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February 18, 2013  10:49am

The "church" as we define it today certainly can die. To use the example from the article. The concept of "mail" hasn't died. It's still alive and well -- UPS, Fedex, email, skype, IM, texting -- all are elements of the concept of "mail". What is on the brink of failure is how one segment of that "mail" industry is failing (ie the Post Office). Our concept of what the "church" is can certainly die -- and will be replaced by some new model of "church". And maybe that's a good thing. God is the only thing/being that is immutable.

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Cheryl Okimoto

February 18, 2013  10:30am

I agree that we need to adapt to changing culture. Culture itself is neither good nor bad. It is merely how a society defines itself. All cultures have good and bad aspects. The trick is being able to define what traits of a culture are godly, what are fleshly and what are morally indifferent. Then we can adapt to those traits that are not of the flesh. That’s the easy part. The other side is that the only way to adapt successfully is to give your "customers" more of what never changes - God! Unfortunately, too many churches have adapted to culture so well, that they've lost their spiritual relevancy. I've sat in services that were very culturally relevant, drawing thousands of people, but when the pastor asked who wanted to receive Jesus, I was wondering how they knew who Jesus was! The message hadn't been about Jesus at all, but only about how their lives could change. They can't come to Jesus if they haven't heard WHO he is. We can relativize ourselves right out of the Kingdom!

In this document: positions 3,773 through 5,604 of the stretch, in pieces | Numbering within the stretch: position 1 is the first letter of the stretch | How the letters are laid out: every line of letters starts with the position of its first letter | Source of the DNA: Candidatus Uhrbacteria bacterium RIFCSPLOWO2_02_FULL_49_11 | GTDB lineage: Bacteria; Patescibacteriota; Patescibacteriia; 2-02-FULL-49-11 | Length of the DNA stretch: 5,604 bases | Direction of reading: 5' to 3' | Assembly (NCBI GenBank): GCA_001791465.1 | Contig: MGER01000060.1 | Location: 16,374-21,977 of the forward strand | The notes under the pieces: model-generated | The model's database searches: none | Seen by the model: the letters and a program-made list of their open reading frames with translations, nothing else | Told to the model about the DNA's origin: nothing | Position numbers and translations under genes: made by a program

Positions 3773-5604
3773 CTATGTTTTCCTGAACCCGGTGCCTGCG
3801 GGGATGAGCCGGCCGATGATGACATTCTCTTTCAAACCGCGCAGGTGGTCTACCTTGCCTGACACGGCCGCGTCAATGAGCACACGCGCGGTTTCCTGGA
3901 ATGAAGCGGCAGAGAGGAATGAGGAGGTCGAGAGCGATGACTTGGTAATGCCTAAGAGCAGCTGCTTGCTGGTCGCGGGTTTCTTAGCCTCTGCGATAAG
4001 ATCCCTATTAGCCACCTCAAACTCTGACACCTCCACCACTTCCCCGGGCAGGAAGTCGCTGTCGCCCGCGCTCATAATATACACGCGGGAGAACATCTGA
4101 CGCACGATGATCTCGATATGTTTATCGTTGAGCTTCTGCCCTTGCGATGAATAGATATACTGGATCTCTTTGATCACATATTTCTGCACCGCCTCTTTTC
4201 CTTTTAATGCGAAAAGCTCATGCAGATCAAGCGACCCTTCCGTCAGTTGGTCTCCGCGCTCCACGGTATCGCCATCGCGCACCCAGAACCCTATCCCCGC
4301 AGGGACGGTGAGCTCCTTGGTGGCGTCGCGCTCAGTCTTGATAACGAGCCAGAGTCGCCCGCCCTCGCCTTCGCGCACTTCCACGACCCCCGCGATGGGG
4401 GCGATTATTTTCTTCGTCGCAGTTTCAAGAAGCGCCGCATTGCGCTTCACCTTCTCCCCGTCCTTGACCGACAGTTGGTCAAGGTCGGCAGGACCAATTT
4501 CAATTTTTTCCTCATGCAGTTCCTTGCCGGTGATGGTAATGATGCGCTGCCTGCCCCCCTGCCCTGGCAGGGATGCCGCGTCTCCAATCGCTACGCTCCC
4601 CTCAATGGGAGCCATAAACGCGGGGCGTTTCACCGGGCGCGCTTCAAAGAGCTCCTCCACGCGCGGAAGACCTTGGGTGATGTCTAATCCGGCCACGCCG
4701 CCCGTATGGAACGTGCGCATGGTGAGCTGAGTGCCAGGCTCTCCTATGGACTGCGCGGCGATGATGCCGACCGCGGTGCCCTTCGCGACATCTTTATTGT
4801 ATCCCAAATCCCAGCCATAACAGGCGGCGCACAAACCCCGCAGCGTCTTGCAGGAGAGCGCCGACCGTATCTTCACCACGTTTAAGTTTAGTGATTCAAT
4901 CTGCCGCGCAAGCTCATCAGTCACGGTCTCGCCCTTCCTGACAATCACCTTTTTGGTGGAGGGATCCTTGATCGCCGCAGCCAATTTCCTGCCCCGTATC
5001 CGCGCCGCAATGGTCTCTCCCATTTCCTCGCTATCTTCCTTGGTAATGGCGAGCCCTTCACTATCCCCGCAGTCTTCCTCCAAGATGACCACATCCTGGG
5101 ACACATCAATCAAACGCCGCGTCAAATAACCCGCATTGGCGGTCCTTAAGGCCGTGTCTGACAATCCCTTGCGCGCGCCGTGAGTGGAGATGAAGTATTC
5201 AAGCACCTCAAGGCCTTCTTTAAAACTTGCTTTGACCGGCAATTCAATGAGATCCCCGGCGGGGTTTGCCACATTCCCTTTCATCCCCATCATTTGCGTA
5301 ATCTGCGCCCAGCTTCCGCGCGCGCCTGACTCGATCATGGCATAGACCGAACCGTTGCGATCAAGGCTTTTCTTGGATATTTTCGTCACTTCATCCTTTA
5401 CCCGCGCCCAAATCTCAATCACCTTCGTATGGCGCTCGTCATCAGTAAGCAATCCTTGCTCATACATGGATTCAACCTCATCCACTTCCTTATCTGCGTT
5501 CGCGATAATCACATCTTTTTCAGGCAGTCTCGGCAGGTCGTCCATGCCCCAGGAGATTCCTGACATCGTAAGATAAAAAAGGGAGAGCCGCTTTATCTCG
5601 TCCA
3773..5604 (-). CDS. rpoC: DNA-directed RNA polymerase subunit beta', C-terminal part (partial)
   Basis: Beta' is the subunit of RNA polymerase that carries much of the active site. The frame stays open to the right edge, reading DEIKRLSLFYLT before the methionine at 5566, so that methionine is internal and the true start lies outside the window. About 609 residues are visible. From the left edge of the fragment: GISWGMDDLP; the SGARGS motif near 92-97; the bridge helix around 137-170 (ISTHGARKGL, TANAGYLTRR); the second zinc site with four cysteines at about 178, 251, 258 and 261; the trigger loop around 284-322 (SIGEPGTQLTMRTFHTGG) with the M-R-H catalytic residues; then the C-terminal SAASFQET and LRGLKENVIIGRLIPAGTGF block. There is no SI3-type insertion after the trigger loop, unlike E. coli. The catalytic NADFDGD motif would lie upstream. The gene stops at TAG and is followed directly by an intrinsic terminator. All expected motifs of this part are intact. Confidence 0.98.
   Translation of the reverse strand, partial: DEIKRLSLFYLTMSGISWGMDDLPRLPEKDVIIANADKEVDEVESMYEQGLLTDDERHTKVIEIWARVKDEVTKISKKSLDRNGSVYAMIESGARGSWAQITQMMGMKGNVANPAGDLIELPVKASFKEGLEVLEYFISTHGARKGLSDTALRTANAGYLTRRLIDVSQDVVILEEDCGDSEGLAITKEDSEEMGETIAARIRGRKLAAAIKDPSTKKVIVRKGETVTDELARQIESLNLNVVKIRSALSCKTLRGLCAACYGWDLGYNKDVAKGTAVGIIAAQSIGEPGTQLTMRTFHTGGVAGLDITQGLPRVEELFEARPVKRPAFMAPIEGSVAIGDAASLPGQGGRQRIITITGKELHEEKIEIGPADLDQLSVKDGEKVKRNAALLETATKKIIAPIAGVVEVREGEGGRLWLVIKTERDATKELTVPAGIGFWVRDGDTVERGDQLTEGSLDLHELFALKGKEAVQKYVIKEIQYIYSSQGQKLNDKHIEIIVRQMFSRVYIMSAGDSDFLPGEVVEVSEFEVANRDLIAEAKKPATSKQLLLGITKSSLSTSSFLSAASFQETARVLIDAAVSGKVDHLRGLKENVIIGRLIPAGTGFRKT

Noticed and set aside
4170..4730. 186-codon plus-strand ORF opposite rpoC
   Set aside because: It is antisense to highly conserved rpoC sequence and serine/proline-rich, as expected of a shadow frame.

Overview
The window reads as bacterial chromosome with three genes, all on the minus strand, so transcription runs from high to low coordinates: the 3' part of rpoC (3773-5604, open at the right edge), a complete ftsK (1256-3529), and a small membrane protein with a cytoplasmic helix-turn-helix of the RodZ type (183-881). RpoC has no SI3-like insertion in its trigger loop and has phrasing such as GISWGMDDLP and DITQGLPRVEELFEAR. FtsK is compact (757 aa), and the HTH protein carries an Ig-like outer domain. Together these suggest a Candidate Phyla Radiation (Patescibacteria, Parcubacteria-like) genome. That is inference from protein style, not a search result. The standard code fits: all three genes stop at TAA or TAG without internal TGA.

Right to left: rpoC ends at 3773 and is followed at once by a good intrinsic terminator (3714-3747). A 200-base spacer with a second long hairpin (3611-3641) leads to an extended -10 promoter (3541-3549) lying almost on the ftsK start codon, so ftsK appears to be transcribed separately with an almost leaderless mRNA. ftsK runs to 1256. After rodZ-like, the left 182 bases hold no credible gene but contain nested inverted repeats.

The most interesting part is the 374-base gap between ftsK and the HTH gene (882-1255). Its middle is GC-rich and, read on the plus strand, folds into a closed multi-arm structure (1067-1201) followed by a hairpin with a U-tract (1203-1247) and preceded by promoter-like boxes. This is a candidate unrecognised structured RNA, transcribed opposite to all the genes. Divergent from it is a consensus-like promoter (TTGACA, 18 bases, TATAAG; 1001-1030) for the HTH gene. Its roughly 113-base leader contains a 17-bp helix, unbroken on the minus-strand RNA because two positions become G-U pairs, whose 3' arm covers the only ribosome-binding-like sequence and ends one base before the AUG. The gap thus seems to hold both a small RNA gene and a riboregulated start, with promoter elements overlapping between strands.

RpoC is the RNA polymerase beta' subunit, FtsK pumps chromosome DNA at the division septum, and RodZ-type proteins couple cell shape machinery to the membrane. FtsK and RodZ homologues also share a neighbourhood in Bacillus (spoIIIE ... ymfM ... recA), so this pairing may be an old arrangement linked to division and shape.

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Tim Fall

February 18, 2013  9:12am

"As Christians, we hope the church never makes it on this list." I don't see how it would, Amy. The gates of hell can't withstand the church, so why should anything else be seen as a threat to its existence? The church, being the Bride of Christ, is eternal no matter how many mistakes we make along the way. And as for "change or die", I think what you really got at in the last part of your article is that it is the churches that do not change from the original purpose that survive. Did I get that right? Cheers, Tim (timfall.wordpress.com)